Identity thieves obtain 100,000 electronic filing PINs from IRS systems

The IRS has released some details on a data breach that involves personal data of taxpayers who use the IRS’s e-file website. The personal information was first obtained from another, unidentified source(s) – not the IRS – and was then used to log into the IRS website to obtain personal ID numbers used to file tax returns.

Ars Technica reported:

The US Internal Revenue Service was the target of a malware attack that netted electronic tax-return credentials for 101,000 social security numbers, the agency disclosed Tuesday. Identity thieves made the haul by using taxpayers’ personal data that was stolen from a source outside the IRS, according to a statement. The attackers then used an automated bot against an application on the IRS website that provides personal identification numbers for the electronic filing of tax returns. In all, the hackers made unauthorized queries against 464,000 social security numbers but succeeded against only 101,000 of them. No personal information was obtained from the IRS systems. Agency officials are flagging the accounts of all affected taxpayers and plan to notify them by mail of the incident. The IRS is also working with other government agencies and industry partners to investigate the hack or stem its effects. The hack occurred last month.

The full story: http://arstechnica.com/tech-policy/2016/02/irs-website-attack-nets-e-filing-credentials-for-101000-taxpayers/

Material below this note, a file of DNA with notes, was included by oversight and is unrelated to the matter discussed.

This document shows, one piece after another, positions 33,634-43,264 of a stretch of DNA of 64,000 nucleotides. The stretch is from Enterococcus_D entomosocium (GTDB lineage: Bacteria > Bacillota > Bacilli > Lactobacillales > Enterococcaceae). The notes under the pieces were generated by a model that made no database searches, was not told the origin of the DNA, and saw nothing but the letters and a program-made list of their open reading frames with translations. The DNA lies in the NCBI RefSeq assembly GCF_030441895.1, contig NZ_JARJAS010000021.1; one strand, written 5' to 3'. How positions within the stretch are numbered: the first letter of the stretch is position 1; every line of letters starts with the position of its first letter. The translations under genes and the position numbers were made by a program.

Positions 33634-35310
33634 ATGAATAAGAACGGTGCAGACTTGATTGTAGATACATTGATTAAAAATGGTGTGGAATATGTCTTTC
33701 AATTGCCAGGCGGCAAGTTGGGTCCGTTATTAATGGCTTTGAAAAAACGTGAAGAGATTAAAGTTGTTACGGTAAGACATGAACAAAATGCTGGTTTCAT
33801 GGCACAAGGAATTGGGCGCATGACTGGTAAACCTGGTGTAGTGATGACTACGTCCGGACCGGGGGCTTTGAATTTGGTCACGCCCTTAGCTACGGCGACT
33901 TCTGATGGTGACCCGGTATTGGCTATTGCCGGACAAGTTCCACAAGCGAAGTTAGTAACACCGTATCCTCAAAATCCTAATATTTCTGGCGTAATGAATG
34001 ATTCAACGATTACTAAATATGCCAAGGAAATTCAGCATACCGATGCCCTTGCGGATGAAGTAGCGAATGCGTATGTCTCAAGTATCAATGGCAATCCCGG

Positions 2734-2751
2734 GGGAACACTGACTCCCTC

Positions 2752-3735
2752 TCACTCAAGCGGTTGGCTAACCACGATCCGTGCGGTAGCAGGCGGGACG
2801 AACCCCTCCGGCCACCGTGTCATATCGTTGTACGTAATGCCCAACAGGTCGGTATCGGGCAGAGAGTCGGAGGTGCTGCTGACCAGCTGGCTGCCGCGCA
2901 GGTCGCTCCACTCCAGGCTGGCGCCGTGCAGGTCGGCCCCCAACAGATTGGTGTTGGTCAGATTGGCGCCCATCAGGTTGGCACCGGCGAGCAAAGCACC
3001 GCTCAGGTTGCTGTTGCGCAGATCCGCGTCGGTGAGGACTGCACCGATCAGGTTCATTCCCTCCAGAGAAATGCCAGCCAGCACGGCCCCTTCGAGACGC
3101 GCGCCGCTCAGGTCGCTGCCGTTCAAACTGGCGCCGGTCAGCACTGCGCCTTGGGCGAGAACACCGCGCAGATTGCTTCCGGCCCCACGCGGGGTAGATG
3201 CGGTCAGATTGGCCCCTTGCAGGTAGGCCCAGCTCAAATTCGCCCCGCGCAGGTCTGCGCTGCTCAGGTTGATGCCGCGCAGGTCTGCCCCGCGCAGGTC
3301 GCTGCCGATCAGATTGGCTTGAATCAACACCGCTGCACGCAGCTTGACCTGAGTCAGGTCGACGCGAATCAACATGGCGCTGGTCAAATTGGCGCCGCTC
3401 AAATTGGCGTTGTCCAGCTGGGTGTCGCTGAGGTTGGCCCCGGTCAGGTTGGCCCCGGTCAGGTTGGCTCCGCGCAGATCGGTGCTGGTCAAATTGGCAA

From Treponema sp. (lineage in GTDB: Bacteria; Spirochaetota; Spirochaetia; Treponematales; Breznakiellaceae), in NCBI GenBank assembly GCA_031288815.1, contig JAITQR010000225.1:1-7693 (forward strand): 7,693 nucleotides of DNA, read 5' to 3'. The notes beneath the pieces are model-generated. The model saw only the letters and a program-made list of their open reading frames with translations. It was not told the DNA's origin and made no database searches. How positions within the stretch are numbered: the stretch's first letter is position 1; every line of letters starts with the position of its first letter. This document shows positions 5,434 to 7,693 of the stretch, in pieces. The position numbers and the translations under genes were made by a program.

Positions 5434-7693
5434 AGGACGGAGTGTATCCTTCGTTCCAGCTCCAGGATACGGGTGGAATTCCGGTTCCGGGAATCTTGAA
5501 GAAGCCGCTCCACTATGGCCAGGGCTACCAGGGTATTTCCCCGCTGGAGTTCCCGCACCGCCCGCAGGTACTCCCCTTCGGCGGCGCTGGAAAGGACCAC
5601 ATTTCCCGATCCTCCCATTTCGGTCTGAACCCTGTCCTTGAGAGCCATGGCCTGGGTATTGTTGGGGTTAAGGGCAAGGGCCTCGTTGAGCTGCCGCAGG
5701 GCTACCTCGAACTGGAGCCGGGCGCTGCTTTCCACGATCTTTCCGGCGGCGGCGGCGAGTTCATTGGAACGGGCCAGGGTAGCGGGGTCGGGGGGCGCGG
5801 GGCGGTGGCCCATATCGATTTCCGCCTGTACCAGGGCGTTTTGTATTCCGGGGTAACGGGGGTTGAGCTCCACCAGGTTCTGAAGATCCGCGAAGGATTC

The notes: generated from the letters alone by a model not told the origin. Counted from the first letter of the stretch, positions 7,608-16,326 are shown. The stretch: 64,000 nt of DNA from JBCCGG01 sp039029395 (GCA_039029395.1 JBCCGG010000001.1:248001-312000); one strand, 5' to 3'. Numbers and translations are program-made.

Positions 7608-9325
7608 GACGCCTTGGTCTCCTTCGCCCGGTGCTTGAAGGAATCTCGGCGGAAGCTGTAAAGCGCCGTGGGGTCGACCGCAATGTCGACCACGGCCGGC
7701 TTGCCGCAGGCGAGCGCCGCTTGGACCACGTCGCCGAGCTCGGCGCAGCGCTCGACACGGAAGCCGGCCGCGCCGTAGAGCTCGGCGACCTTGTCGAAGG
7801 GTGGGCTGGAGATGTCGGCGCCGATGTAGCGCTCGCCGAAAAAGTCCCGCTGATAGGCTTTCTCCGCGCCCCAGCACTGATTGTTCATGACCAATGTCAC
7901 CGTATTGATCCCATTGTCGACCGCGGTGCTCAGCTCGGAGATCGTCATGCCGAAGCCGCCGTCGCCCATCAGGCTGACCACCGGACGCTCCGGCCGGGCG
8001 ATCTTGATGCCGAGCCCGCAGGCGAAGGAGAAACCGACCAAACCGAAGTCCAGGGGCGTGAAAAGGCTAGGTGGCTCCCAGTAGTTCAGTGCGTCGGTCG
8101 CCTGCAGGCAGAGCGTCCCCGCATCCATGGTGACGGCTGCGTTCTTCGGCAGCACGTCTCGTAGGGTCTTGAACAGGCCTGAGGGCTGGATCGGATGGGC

In response to this news, @DFMag received comments from the following security experts.

Mark Bower, global director, product management at HPE Security – Data Security:

“Attackers are very capable of taking data stolen from other sites and using it for secondary attacks to more lucrative systems, as in this case. SSN data is regulated personally identifiable information under many regulations and should be protected.

Modern data-centric security is the technology of choice, delivering an end-to-end encryption approach – protecting data at rest, in use and in motion – thereby minimising any clear data exposure and ensuring attackers get nothing of value when they do penetrate systems. The ability to render data useless if lost or stolen, through data-centric encryption, is an essential benefit to ensure data remains secure.

Cyber criminals today are motivated to steal personal data, as well as enterprise data, intellectual property and employee or customer information. Hackers are always looking for a way to exploit a system in a way that they can then turn stolen data into cold, hard cash.  As this attack points out, there is a clear need to protect personal information like name, full address, phone number and email address so that criminals can’t use the information to open bogus accounts, sell it for use in more targeted larger-scale spear-phishing, steal identities, or as in this case to obtain tax identification information.”

Lisa Baergen, manager at NuData Security:

“It is disappointing that the IRS’ Get Transcript Tool has once again been used by hackers in the run up to tax season, and their success rate was shocking. Last year the same tool was used to gain information on American citizens in order to submit fraudulent tax returns. This year the same tool has been leveraged to obtain the very Identity Protection PINs that were lauded last year as a way for tax payers to protect their accounts and private information. What did the hackers use in their automated attack? Just the name, address, date of birth and Social Security Number – and thanks to countless breaches, some even at the highest levels of the American government, this information is not hard to find. If the data is out there, it will be used. Why are we making it easier for hackers? So long as key security measures rely on easily obtained, personally identifying information, this will keep happening. We have to devalue that cheap, easy to come by data and approach authentication in an entirely new way or these headlines will keep appearing every spring.”

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